• This is unlikely to affect those who have updated to an SSB-enabled viewer, as the “new” viewer code works with both systems. The only thing they might notice when moving from a region using the “old” baking service to one using the “new” baking service is that their avatar may briefly “flash” to grey and back, as the viewer switches to the “new” service for the first time
  • Those running on a viewer which is not compatible with the “new” baking service are going to see an increasing number of grey avatars around them, as the server-side code deployment progresses.

Avatar Height Offset

Many TPVs have a “z-offset” capability which allows for rapid-fire adjust of an avatar’s centre relative to the ground. This is useful when changes of avatar shape or shoes, etc., leave your avatar apparently standing “in” the ground or hovering over it, or when an animation / pose leaves your avatar floating serenely in the air (such as a kneeling pose). The new server-side baking code effectively “breaks” this capability (see SUN-38).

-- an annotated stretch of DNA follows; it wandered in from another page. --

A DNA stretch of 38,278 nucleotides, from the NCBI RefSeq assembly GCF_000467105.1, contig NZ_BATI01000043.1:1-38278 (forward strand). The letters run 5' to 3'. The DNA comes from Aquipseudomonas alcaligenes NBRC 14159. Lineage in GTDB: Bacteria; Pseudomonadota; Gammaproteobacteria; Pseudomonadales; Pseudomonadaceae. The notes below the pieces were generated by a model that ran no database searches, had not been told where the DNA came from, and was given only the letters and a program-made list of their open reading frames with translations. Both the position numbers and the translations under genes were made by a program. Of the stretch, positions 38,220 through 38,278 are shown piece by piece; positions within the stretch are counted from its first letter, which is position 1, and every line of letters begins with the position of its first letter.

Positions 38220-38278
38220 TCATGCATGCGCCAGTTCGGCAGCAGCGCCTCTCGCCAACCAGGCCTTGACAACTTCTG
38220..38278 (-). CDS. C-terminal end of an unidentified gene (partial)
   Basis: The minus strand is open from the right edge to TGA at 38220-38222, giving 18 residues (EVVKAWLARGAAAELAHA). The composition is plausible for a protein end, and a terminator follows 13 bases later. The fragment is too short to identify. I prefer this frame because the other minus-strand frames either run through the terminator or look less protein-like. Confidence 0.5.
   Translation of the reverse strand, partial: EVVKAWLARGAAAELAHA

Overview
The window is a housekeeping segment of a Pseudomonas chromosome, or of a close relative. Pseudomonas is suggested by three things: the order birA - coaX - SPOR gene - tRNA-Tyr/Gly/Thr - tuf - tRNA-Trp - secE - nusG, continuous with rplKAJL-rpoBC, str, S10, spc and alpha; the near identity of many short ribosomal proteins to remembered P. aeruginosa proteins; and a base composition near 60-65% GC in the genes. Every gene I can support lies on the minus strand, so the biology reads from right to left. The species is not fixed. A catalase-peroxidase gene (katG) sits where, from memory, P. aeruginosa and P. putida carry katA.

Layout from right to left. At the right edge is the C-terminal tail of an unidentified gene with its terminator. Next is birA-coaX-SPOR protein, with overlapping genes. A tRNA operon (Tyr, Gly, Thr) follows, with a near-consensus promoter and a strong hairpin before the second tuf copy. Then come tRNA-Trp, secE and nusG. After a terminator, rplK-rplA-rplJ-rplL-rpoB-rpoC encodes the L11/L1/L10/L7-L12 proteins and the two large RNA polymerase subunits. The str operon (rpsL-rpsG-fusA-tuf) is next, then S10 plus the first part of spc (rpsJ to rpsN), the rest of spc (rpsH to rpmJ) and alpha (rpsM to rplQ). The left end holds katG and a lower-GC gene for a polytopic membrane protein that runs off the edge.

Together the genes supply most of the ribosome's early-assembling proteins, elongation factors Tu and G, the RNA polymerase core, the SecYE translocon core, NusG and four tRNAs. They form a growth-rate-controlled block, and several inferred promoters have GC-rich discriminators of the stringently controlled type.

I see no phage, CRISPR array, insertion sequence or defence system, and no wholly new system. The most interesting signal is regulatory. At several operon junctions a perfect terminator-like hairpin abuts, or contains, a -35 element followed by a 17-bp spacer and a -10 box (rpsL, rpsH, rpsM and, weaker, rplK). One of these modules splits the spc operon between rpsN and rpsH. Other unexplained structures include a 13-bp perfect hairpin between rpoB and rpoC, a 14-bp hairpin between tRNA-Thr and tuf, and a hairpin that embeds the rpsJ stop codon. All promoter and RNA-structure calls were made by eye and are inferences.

In response to concerns on this breakage, LL implemented a fix which utilises the Edit Shape option within the viewer. While this did address the concerns of the breakage as they were original put to LL, the fix failed to address wider issues of adjusting an avatar’s height in relation to animations / poses (e.g. “raising” your avatar’s height when you find yourself sitting “in” and armchair rather than “on” it).

LL's implementation of an option to adjust an avatar's position above ground: being revisited as a result of feedback?
LL’s implementation of an option to adjust an avatar’s position above ground utilises the Edit Shape capability within the viewer – a not ideal solution

While there have been various updates and fixes to this approach (including one recent update to fix a problem whereby very small avatars could end up with a “negative” height which, in Nyx’s words, “Did some very interesting things with the camera and a few other things”), the approach taken by LL remains unchanged, and the issue of making accurate pose height adjustment remains.